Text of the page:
That was the case when Chuntera Napier’s 10-year-old son, Gaquan, came to her with what she felt was a poignant request: He wanted to get a tattooed memento of his older brother, Shuntraveious Malik, known as Malik.

In 2010, Malik, 12, had been killed in a car accident while playing with Gaquan outside their home in Macon, Georgia. The seventh grader was a star basketball player at Ballard Hudson Middle School who taught his siblings their multiplication tables with mathematical sports games he made up, his mother said.

Shortly after Malik’s death, Gaquan asked for a 3 on his arm – the number from his brother’s basketball jersey. His mother agreed.

When teachers at Gaquan’s elementary school saw the tattoo, Napier was reported to police – it is illegal in Georgia for anyone younger than 18 to receive a tattoo. Napier pleaded guilty to tattooing a minor and was sentenced to 12 months’ probation, according to court records.

Gaquan Napier is now 24 years old, and Chuntera Napier still feels she did nothing wrong – rather, she believes it was unjust that her effort to honor her youngest son’s request, which she characterized as an effort help him heal emotionally, made her a criminal. (Gaquan Napier did not respond to a request for comment made via his mother.)

“You can take your little girl and get her ears pierced. What is the difference in that?” said Chuntera Napier, who bears a similar memorial to Malik on her own arm. “I didn’t make my child do a thing – that was his choice. That was beautiful that he thought of that.”

Limiting tattoos to adults is a relatively modern, Western practice, said Lars Krutak, a tattoo anthropologist and research associate at the Museum of International Folk Art in Santa Fe, New Mexico, who has studied tattoo culture in 50 Indigenous tribes across 30 countries. From Japan to Kenya to Borneo, he said, tattoos for children marked life stages, were used as tribal identifiers and were believed to have medicinal or therapeutic purposes.

“Maybe decolonizing the Western thought concept of ‘age-appropriate’ tattoos could be enlightening,” Krutak said. “But I am not saying that children should be tattooed at 10 and 11 years old, because they still have a lot to learn about the world.” In the Western world, laws specifically proscribing minors from getting tattoos spread in the middle of the 20th century — although broader child-protection laws were used to prosecute the tattooing of children from the late 19th century onward, said Matt Lodder, a professor who specializes in tattoos at the School of Philosophy and Art History at the University of Essex in England. In his new book, “Painted People,” Lodder features a page from a 19th-century toy catalog in which a tattoo machine is offered for sale among the toys.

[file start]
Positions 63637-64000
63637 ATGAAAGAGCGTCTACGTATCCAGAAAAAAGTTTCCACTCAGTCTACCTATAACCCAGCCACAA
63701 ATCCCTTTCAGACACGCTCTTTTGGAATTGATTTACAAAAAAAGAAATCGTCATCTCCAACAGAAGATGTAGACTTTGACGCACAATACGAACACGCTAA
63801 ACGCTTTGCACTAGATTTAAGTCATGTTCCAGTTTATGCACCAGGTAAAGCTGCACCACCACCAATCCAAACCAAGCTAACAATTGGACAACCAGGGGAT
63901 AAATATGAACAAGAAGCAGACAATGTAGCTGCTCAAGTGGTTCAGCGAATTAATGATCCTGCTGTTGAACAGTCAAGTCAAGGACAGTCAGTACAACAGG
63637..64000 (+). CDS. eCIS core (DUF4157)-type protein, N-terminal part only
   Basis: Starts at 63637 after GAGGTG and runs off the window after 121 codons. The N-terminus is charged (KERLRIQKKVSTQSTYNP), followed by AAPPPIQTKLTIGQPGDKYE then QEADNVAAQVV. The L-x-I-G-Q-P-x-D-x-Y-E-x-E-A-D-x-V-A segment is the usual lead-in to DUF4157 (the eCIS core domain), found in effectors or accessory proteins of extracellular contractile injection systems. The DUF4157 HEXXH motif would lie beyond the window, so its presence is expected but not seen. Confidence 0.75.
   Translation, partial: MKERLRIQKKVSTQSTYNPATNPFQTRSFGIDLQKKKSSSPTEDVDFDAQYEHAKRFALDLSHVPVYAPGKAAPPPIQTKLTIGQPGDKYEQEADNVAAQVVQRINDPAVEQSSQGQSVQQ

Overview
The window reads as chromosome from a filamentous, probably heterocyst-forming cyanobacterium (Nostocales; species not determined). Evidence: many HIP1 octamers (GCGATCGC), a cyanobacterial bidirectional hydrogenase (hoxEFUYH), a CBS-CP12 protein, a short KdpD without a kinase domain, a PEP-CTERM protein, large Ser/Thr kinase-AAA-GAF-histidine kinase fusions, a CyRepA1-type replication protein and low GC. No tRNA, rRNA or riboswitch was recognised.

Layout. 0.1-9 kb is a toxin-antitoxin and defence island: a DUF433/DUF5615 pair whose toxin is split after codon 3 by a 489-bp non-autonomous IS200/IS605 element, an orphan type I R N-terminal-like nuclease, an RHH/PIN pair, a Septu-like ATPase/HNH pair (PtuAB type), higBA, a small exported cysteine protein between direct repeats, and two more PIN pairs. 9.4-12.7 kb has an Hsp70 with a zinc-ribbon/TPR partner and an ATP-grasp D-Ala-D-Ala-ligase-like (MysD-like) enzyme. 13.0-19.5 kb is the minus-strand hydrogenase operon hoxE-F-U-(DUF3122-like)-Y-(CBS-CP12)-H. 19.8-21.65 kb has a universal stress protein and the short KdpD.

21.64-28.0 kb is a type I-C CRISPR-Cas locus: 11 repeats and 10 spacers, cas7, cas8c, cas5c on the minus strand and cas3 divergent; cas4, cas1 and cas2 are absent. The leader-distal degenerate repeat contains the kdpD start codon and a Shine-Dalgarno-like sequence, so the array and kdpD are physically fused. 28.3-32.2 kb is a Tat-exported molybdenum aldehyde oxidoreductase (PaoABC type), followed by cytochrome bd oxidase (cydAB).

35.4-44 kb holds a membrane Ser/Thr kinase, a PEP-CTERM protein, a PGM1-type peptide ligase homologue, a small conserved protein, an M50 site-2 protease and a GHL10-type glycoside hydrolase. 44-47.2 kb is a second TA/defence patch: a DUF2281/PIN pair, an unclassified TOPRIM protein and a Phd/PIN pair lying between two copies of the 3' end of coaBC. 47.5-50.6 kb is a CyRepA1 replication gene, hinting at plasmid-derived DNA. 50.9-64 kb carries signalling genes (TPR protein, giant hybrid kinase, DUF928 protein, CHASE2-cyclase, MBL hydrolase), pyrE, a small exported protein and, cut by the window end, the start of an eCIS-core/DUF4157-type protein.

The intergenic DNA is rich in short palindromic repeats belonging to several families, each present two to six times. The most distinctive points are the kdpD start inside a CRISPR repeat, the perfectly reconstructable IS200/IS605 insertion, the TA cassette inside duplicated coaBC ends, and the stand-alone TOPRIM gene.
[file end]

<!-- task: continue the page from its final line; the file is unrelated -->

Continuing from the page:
Legislation limiting tattoos was spurred by health concerns about unsanitary practices and conceptions of moral propriety, Lodder said. “Even 100 years ago, tattooists were having arguments about whether or not it was right to do.”

Thomas, the parent in Highland, New York, near Poughkeepsie, described her case as a misunderstanding. She said she favored age limits and that she had mistakenly believed her son was asking for permission to get a temporary tattoo. “No little child should get tattooed,” she said. She has been charged with endangering the welfare of a child.

A few days after Smith, the tattoo artist, was arraigned in Lloyd Justice Court on charges of dealing unlawfully with a child, a misdemeanor that can entail up to a year in prison, he was racked with deep regret over tattooing the 10-year-old.

“It’s the worst mistake I’ve made in my life,” he said. “At the time, I thought if you got your parents’ permission, you could get a tattoo.”

As for Thomas’ son, today he feels differently about Smith’s agreeing to give him a tattoo. “He should have said no,” the boy said.

This article originally appeared in The New York Times.